Climate 21C

The Hawaiʻi  Climate Adaptation Initiative Act of 2014 (Act 83; House Bill 1714) is designed to address the effects of climate change through 2050 to protect the State’s economy, health, environment, and way of life. The initial focus of the Initiative will be on the effects of sea level rise on the islands. Specific actions authorized by the Act include:

  1. Establishing an interagency climate adaptation committee, attached administratively to the department  of land and natural resources, to develop a sea level rise vulnerability and adaptation report for Hawaiʻi through the year 2050;
  2. Authorizing the office of planning to coordinate the development of a statewide climate adaptation plan and to use the sea level rise vulnerability and adaptation report as a framework for addressing other climate threats and climate change adaptation priorities identified in Act 286, Session Laws of Hawaiʻi 2012; and
  3. Allocating funds and creating positions to carry out these purposes.


Associated Initiatives

Memorandum of Agreement between the University of Hawaii and OCCL 

The purpose of the proposed Memorandum of Agreement (MOA) is to formalize a relationship by which the University of Hawaiʻi, School of Ocean and Earth Science and Technology (SOEST) will provide for the development, management and dissemination of coastal data and research products to the DLNR, but chiefly for use by the DLNR Office of Conservation and Coastal Lands (OCCL) to help carry-out its efforts to protect and conserve beaches, dunes, and coastal communities from the deleterious effects of coastal erosion and sea-level rise (SLR). The MOA will be presented to the Board of Land and Natural Resources for their consideration at their regularly scheduled meeting on August 8, 2014.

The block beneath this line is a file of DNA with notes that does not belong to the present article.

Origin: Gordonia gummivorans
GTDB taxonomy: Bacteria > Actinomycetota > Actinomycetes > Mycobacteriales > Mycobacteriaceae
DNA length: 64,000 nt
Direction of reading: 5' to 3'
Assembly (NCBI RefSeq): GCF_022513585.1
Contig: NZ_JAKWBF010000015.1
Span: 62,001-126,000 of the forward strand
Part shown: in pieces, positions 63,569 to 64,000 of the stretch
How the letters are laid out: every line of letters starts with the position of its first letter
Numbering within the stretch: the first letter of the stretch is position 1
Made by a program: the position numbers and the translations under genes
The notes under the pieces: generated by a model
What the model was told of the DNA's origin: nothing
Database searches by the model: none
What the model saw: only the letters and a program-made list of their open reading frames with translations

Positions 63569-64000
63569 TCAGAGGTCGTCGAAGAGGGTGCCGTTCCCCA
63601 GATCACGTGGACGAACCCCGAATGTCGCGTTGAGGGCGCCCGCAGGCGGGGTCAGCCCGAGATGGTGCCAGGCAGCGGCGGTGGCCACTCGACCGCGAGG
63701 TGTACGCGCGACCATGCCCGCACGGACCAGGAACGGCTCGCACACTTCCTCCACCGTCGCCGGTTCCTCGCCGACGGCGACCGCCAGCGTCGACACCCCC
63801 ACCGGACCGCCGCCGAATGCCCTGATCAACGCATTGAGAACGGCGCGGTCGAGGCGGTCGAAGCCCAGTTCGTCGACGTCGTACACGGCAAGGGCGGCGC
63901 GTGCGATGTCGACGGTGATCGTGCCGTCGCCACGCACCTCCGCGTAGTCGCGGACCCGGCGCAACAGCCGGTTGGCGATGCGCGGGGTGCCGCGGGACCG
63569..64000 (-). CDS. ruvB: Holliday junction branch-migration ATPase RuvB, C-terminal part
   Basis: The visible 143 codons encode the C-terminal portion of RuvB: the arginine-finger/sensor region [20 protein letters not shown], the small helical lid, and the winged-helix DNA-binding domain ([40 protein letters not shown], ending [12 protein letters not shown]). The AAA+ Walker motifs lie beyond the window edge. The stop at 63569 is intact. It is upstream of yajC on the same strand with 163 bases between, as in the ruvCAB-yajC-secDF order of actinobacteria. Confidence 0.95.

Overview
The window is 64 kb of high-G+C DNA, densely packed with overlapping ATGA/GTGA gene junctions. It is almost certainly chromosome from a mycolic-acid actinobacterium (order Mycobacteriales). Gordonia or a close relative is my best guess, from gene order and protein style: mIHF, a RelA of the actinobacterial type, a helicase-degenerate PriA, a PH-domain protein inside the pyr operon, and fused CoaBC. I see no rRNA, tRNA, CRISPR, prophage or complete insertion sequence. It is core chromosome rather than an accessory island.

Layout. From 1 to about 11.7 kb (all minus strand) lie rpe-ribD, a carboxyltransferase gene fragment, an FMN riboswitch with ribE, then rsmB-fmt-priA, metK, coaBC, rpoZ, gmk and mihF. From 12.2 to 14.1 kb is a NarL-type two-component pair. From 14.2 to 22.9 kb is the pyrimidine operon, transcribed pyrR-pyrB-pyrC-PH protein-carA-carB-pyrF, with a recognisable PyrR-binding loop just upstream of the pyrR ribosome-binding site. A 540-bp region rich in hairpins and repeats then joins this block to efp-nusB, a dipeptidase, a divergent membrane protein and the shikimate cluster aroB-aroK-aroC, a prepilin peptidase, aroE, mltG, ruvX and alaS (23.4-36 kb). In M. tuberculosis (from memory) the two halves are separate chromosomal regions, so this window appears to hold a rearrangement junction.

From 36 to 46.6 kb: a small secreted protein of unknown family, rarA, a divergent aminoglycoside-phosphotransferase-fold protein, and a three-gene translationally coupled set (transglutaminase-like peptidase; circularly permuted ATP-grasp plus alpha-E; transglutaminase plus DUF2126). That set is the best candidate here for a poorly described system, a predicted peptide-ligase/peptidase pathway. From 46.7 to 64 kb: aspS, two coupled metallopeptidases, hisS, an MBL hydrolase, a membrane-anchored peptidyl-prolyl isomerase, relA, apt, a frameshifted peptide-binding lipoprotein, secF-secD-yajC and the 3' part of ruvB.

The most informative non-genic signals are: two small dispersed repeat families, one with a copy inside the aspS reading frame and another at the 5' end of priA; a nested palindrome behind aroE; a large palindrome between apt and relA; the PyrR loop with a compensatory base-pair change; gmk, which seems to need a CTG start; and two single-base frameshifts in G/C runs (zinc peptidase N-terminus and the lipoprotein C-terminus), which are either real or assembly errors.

Hawaiʻi Coastal Erosion Management Plan 

Studies conducted at the University of Hawaii show that hardening the shoreline of Oahu where there is chronic coastal erosion causes beach narrowing and beach loss. Researchers have found that on Oahu 10.7 miles of beach has been narrowed by shoreline hardening and 6.4 miles has been lost. This is ~24% of the 71.6 miles of originally sandy shoreline on Oahu. The Coastal Erosion Management Plan (COEMAP) provides a framework for community discussion and assessment of coastal erosion and beach loss in Hawaii. The objective of COEMAP, and the public dialogue it seeks to foster, is to outline socioeconomic and technical mechanisms for conserving and restoring Hawaii’s beaches in a framework of mitigating erosion impacts and reducing exposure to coastal hazards for future generations.